Date of Award


Document Type


Degree Name

Master of Science (MS)


Mechanical Engineering

First Advisor

Yves . Dubief

Second Advisor

Mads . Almassalkhi


Multi-energy systems offer an opportunity to leverage energy conversion processes and temporary energy storage mechanisms to reduce costs and emissions during operation of campuses, cities, and buildings. With increasing options for flexibility in demand-side resources it is possible to meet demand without sacrificing comfort and convenience of MES occupants.

This Thesis develops a multi-period, linear optimization model of an MES with flexible buildings that captures nonlinearities in the efficiency of energy conversion processes. The flexible buildings are parametrized, in part, based on historical data from a college campus in Vermont, USA. The idea of the MES model is to investigate the role that flexibility plays in reducing costs and emissions for a small campus relative to that of a possible carbon tax. The operation of the MES is optimized to reduce costs based on representative seasons. Interestingly, it is found that when utilized optimally, flexible buildings allows for a more cost and energy effective method of not only meeting demand but also reducing carbon emissions in the process.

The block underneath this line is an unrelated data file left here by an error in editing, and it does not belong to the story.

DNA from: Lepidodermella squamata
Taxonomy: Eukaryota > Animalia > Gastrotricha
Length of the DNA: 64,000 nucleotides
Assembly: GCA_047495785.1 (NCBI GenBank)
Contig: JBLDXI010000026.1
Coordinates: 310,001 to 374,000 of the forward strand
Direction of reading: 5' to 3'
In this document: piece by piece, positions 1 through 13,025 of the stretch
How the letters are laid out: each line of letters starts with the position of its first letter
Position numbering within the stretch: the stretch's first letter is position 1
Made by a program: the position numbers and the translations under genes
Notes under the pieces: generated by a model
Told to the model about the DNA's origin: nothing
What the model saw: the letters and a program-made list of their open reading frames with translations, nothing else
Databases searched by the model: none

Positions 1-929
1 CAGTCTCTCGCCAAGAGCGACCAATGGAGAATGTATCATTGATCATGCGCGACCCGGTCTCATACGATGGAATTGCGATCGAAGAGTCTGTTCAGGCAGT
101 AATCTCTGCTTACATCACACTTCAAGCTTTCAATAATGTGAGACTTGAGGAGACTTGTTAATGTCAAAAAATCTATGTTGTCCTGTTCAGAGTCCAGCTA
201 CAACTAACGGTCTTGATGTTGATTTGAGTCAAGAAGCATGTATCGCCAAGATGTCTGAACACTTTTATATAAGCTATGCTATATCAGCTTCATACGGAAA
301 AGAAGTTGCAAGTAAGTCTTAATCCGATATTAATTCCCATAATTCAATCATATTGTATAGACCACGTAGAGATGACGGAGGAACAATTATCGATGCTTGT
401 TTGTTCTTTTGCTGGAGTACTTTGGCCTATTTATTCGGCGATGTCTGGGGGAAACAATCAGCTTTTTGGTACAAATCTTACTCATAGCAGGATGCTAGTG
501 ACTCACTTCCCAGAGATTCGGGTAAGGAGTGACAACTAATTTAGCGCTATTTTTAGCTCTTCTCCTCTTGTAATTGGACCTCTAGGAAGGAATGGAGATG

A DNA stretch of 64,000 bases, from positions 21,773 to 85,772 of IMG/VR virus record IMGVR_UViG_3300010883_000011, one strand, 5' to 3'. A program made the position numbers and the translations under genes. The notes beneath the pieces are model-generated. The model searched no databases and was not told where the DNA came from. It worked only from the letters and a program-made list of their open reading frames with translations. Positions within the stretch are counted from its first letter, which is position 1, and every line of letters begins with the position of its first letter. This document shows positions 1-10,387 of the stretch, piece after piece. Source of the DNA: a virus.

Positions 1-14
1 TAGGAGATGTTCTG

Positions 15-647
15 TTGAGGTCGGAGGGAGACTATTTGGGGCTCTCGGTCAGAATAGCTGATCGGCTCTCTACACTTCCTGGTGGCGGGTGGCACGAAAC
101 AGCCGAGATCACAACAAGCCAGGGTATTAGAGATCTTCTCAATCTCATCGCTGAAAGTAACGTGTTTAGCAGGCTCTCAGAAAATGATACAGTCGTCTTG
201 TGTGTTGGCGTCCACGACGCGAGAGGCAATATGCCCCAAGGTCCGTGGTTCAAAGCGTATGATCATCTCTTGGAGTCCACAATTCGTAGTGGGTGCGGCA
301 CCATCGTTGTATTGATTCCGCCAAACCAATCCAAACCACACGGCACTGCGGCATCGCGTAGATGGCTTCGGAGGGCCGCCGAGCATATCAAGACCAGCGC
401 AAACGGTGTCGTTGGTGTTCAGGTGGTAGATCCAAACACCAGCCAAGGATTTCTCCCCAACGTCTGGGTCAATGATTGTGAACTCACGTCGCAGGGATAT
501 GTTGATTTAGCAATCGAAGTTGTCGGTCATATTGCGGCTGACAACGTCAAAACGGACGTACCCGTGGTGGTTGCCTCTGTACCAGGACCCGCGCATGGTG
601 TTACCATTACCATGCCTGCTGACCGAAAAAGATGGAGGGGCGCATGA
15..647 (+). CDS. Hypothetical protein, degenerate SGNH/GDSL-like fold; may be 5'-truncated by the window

Number of Pages

73 p.